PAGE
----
speaking her own language and wearing traditional clothing. Her teachers
allowed the harassment to take place.
Local officials would not intervene,
allowing the harassment to escalate to
the point where local “security groups”
threw rocks at her house and then came
looking for her and her family, wielding
machetes and clubs. Next, they cut off
the water to her house; the government
official who came to turn the water back
on was kidnapped and held for ransom.
When the local non-indigenous boys
threatened to beat and rape her she fled
to the U.S. seeking refuge.
We Give Them Hope
We, as a matter of public policy, have
enacted laws that allow these children to
safely remain in the United States if they
can show they meet certain requirements.
The most common forms of immigration relief are special immigrant juvenile
(SIJ) status and asylum status. (These
children are not eligible for help through
the Deferred Action for Childhood Arrivals (DACA) program—but then again no
relief may be available to anyone under
DACA in six months as the current
administration has stated it is terminating that program.) Children who are
eligible under either of these classifications may legally remain in the U.S. and
can later apply for lawful permanent
residency and even citizenship. For a
child to have SIJ status a court must
determine that he or she is kept from
reuniting with at least one parent because of abuse, abandonment, or neglect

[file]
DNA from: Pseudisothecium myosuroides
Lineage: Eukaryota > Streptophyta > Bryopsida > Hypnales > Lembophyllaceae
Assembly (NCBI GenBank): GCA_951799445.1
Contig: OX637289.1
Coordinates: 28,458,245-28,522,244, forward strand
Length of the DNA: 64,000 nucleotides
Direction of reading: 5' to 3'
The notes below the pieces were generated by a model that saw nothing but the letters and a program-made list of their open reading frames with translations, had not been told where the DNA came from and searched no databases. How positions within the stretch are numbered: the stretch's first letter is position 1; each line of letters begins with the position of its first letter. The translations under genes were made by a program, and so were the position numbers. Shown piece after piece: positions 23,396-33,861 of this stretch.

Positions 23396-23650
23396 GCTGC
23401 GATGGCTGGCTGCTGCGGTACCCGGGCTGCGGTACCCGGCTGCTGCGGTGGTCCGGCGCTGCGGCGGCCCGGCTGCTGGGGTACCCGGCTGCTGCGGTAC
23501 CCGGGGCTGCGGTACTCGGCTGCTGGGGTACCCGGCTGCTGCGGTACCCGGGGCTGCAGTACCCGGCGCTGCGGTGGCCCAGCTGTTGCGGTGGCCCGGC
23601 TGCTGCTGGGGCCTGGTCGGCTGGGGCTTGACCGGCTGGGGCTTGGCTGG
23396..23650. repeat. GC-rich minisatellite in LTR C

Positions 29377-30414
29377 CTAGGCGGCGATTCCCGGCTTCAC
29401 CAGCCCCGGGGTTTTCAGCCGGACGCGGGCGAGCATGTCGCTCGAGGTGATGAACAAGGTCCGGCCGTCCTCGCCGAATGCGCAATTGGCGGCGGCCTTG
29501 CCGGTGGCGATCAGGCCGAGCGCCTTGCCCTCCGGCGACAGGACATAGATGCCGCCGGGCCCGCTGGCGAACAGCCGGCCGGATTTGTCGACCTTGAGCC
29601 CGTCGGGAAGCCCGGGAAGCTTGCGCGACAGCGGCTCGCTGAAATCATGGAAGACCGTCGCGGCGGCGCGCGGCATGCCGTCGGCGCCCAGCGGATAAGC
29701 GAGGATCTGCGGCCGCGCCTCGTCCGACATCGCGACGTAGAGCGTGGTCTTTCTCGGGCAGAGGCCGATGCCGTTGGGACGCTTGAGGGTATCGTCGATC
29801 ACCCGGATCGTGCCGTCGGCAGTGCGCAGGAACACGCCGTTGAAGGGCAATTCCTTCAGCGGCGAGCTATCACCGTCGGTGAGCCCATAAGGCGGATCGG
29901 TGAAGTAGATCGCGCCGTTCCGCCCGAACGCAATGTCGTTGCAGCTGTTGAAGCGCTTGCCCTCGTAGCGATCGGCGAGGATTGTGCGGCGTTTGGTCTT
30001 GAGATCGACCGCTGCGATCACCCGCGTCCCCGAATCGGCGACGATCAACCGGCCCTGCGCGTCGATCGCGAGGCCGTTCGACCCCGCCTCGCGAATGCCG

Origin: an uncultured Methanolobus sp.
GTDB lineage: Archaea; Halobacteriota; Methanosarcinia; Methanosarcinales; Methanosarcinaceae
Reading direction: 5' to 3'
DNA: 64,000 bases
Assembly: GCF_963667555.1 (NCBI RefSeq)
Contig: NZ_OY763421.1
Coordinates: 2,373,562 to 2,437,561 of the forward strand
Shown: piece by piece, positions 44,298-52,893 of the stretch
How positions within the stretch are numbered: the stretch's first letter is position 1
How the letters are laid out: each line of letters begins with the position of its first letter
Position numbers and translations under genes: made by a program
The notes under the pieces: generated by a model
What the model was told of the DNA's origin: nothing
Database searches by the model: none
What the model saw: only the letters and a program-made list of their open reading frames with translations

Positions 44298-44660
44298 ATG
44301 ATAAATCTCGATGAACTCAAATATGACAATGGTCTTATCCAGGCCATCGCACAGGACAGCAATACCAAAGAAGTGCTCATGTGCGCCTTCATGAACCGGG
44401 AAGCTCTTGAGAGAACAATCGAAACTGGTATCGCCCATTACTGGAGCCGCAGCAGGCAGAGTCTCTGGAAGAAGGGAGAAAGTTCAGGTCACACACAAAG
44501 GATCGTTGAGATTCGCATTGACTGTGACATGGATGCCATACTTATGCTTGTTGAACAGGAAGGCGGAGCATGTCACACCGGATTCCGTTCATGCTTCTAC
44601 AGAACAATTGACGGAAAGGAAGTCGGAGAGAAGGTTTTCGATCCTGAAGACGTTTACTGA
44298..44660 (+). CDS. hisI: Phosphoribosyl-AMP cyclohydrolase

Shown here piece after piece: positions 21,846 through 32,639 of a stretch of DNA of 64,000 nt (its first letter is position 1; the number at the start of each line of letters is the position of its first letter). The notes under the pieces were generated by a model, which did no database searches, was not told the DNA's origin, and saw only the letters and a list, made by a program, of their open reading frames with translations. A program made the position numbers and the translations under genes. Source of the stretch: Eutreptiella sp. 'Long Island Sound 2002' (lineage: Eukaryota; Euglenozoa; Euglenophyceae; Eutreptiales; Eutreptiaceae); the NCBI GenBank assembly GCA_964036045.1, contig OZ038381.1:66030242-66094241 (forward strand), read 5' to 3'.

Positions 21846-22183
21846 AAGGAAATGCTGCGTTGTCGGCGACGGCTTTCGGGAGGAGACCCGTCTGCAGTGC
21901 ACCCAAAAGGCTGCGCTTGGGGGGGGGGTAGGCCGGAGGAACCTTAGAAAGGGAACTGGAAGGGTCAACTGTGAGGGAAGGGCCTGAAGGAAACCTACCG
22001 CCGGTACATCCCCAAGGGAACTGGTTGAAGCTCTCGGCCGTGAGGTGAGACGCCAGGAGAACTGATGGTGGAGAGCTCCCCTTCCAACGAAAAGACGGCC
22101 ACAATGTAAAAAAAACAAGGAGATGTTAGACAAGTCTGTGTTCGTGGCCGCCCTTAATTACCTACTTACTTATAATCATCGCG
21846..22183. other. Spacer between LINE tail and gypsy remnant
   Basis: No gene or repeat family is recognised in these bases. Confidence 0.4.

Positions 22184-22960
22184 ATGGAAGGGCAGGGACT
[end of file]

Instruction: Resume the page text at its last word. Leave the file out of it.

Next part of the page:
and that reunification or return to the
home country is not in the child’s best
interest. In contrast, asylum is granted
to children who are fleeing from or who
fear persecution because of their race,
religion, nationality, political opinion,
or association with a particular social
group. Other less common options are
the U visa, which can be granted only to
victims of certain crimes, and the T visa,
for victims of human trafficking.
But that hope vanishes pretty quick-
ly if no lawyer is there to help.
Five times— that is the increase in
the likelihood of a child being able to
remain in the U.S. and to not be sent
back to their country of origin if they
have a lawyer representing them. But
you know the drill: The government
gives them the right to have an attorney
help them through the process but
doesn’t give them such an attorney.
And you know as well as I that legal
rights without having legal representa-
tion aren’t worth a whole lot.
Contrary to the views held by at
least one immigration judge, these kids
need lawyers. You remember in 2016
when Judge Jack Weil made headlines
by testifying that three- and four-year-
olds can be taught immigration law?
“I’ve taught immigration law literally
to 3-year-olds and 4-year-olds,” Weil
said. All I can say is that Judge Weil’s
kids must have been remarkable at ages
three and four because most kids at
that age are reaching their milestones
if they are learning to cooperate with
KIDS WHO SHOULD
BE AT HOME PLAYING
GAMES ARE TRAVELING
CLOSE TO 2,000 MILES
IN SEARCH OF SAFETY...
THERE'S ONLY ONE
THREAT THAT MAKES
THIS RISK RATIONAL:
THE ODDS OF BEING
RAPED OR KILLED
ARE EVEN GREATER IF
THEY STAY HOME.